Blacks, on the other hand, were jubilant, and celebrated Johnson's great victory as a victory for the entire race. Black poet William Waring Cuney later highlighted the African-American reaction to the fight in his poem "My Lord, What a Morning". Around the country, blacks held spontaneous parades, gathered in prayer meetings, and purchased goods with winnings from backing Johnson at the bookmakers. These celebrations often drew a violent response from white men.

Some "riots" were simply African-Americans celebrating in the streets. In certain cities, like Chicago, the police allowed them to continue their festivities. But in other cities the police and angry white citizens tried to subdue the celebrations. Police interrupted several attempted lynchings. In all, riots occurred in more than twenty-five states and fifty cities. At least 23 blacks and 2 whites died in the riots, and hundreds more were injured. A few white people were injured when they tried to intervene in a crowd's beating of a black man.[1]

On April 5, 1915, Johnson lost his title to Jess Willard, a working cowboy who did not start boxing until he was almost thirty years old. With a crowd of 25,000 at the Veda do Racetrack in Havana, Cuba, Johnson was K.O.'d in the 26th round of the scheduled 45-round fight, which was co-promoted by Roderick James "Jess" McMahon and a partner. Johnson found that he could not knock out the giant Willard, who fought as a counter puncher, making Johnson do all the leading. Johnson began to tire after the 20th round, and was visibly hurt by heavy body punches from Willard in rounds preceding the 26th round knockout. Johnson is said (without proofs) to have spread rumors that he took a dive,[citation needed] but Willard is widely regarded as having won the fight outright. Willard said "If he was going to throw the fight, I wish he'd done it sooner. It was hotter than hell out there".

Film of the bout

A number of leading American film companies joined forces to shoot footage of the fight and turn it into a feature-length documentary film, at the cost of $100,000. The film was distributed widely in the U.S. and was exhibited internationally as well. As a result, Congress banned prizefight films from 1912 until 1940. In 2005, the film of the Jeffries-Johnson "Fight of the Century" was entered into the United States National Film Registry as being worthy of preservation.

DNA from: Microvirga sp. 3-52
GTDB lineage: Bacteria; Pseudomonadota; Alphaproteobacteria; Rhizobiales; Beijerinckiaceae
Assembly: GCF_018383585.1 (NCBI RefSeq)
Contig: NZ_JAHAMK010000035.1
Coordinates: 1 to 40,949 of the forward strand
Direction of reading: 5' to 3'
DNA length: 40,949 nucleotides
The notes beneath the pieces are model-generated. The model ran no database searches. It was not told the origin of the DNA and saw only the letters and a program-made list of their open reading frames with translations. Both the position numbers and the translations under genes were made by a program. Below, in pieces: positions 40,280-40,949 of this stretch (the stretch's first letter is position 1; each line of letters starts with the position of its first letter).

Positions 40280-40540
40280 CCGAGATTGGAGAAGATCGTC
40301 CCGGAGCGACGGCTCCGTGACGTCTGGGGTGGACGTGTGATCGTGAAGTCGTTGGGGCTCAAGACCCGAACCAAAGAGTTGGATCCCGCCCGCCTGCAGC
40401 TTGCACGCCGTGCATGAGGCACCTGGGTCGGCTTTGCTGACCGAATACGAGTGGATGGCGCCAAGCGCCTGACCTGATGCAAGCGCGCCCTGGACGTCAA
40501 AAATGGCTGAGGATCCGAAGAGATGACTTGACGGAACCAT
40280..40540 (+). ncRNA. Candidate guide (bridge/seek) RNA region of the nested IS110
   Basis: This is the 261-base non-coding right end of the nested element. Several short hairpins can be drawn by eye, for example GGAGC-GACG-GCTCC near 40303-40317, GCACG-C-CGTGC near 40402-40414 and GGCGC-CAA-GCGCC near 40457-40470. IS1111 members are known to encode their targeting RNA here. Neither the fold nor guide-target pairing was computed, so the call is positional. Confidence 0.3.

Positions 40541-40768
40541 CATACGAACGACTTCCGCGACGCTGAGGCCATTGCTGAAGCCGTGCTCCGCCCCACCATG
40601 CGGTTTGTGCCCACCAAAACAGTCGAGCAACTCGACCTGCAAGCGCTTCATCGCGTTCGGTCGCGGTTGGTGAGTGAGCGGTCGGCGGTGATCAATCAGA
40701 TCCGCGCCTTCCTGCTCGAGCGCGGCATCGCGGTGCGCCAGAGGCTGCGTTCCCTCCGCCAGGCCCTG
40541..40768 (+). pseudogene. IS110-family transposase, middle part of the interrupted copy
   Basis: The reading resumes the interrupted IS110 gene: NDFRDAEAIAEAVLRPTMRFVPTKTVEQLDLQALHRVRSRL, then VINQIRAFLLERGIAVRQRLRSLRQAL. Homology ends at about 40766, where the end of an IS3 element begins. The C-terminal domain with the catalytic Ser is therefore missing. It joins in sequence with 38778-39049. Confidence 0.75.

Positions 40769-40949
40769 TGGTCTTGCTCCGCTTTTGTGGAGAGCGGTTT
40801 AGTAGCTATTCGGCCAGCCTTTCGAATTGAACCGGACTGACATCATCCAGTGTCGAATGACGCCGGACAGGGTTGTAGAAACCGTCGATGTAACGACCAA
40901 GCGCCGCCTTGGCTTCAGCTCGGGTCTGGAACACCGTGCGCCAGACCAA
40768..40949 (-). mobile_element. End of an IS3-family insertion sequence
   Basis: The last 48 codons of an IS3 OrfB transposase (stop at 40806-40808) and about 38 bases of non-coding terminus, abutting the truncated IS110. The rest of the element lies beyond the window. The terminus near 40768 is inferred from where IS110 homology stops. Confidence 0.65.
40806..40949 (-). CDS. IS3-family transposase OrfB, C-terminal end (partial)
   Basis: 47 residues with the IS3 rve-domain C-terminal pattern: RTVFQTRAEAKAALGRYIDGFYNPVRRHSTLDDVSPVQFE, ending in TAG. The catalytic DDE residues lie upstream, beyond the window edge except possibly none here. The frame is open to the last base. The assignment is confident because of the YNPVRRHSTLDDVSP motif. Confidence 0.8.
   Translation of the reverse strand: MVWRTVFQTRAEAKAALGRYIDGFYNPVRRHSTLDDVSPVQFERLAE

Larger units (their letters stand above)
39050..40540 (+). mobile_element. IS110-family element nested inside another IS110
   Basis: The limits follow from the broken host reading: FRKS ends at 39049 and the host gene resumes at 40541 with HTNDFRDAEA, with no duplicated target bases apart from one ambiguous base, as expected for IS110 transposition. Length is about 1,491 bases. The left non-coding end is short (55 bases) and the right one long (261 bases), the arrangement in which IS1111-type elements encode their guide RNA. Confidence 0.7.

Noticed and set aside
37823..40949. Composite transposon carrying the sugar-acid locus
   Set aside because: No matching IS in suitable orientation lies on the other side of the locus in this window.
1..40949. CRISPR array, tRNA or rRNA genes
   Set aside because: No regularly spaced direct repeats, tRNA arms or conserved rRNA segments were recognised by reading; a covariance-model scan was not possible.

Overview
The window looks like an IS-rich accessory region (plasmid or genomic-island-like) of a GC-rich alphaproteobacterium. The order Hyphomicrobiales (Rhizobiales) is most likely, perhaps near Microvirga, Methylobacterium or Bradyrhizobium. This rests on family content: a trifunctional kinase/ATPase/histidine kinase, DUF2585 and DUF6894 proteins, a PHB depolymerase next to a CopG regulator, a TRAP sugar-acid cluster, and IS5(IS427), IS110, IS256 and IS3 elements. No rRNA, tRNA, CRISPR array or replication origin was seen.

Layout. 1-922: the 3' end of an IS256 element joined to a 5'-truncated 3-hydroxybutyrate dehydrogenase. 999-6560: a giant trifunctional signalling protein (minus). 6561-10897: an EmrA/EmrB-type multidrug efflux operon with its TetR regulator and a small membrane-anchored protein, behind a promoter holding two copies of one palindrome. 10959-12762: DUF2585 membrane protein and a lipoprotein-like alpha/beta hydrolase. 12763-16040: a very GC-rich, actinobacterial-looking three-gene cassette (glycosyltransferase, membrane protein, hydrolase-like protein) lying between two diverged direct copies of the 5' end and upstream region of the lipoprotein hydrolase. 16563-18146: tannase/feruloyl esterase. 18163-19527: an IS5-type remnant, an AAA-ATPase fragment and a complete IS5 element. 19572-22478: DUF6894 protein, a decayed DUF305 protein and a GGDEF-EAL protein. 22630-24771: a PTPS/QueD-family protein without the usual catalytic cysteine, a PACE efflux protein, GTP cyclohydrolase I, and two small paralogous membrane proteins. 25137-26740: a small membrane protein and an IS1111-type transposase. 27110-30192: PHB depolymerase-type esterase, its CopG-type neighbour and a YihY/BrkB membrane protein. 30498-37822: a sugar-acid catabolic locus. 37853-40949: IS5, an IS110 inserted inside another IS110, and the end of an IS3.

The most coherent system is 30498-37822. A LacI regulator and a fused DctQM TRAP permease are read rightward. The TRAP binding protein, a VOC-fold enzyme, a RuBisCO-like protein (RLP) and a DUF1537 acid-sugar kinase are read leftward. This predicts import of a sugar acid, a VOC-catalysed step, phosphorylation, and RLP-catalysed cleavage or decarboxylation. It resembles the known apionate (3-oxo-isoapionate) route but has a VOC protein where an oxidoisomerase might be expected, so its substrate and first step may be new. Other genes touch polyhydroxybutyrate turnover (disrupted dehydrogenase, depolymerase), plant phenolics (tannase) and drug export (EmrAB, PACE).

Johnson was inducted into the Boxing Hall of Fame in 1954, and is on the roster of both the International Boxing Hall of Fame and the World Boxing Hall of Fame. In 2005, the United States National Film Preservation Board deemed the film of the 1910 Johnson-Jeffries fight "historically significant" and put it in the National Film Registry.

Johnson's story is the basis of the play and subsequent 1970 movie The Great White Hope, starring James Earl Jones as Johnson (known as Jack Jefferson in the movie), and Jane Alexander as his love interest. In 2005, filmmaker Ken Burns produced a 2-part documentary about Johnson's life, Unforgivable Blackness: The Rise and Fall of Jack Johnson, based on the 2004 nonfiction book of the same name by Geoffrey C. Ward.

Johnson's skill as a fighter and the money that it brought made it impossible for him to be ignored by the white establishment. In a time in which African-Americans enjoyed few civil rights and in which lynching was an accepted extra-legal means of social coercion in many parts of the United States, his success and defiant behavior were a serious threat to the racist status quo. In the short term, the boxing world reacted against Johnson's legacy. But Johnson foreshadowed, in many ways, perhaps the most famous boxer of all time, Muhammad Ali. In fact, Ali often spoke of how he was influenced by Jack Johnson. He identified with him because he felt white America ostracized him in the same manner because of his opposition to the Vietnam War. In his autobiography, Ali relates how he and Joe Frazier agreed that Johnson and Joe Louis were the greatest boxers of all.

In 2002, scholar Molefi Kete Asante listed Jack Johnson on his list of 100 Greatest African Americans.

Sixty-two years after Johnson's death, in September, 2008, the United States Congress passed a resolution to recommend that the President grant a pardon for his 1913 conviction, in acknowledgment of its racist overtones, and in order to exonerate Johnson and recognize his contribution to boxing.
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  • Sumo- Living for the new year! 2009/03/03 19:24:21
    Sumo- Living for the new year!
    Jack Johnson fought in Reno Nv. way back when. I admire Jesse Owens.
  • toomuch 2009/02/26 22:37:51
    toomuch
    duh, like, i already knew this!
  • Chocolat-In the universe I ... 2009/02/25 17:44:21
    Chocolat-In the universe I trust.
    +1
    Johnson (1878-1946) was the first black heavyweight champion in the boxing world, reigning from 1908-1915 and participated in the first "Fight of the Century", defeating James J. Jeffries, the former champ, in 1910. The 1913 conviction was regarding his bi-racial marriage which was said to be a violation of the Mann Act.

    As of July 2004--no.
  • MOM - LOL@Silly.St.Sarah.of... 2009/02/25 14:08:00 (edited)
    MOM - LOL@Silly.St.Sarah.of.Wasilly
    +1
    Okay Tresor, I am just dying to know, Congress passed a resolution to make 'only' a recommendation.... did the President agree to grant him a pardon?

    Edited to add: What fool DRed this?

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Chocolat-In the universe I trust.

Chocolat-In the universe I trust.

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2008/01/26 03:29:06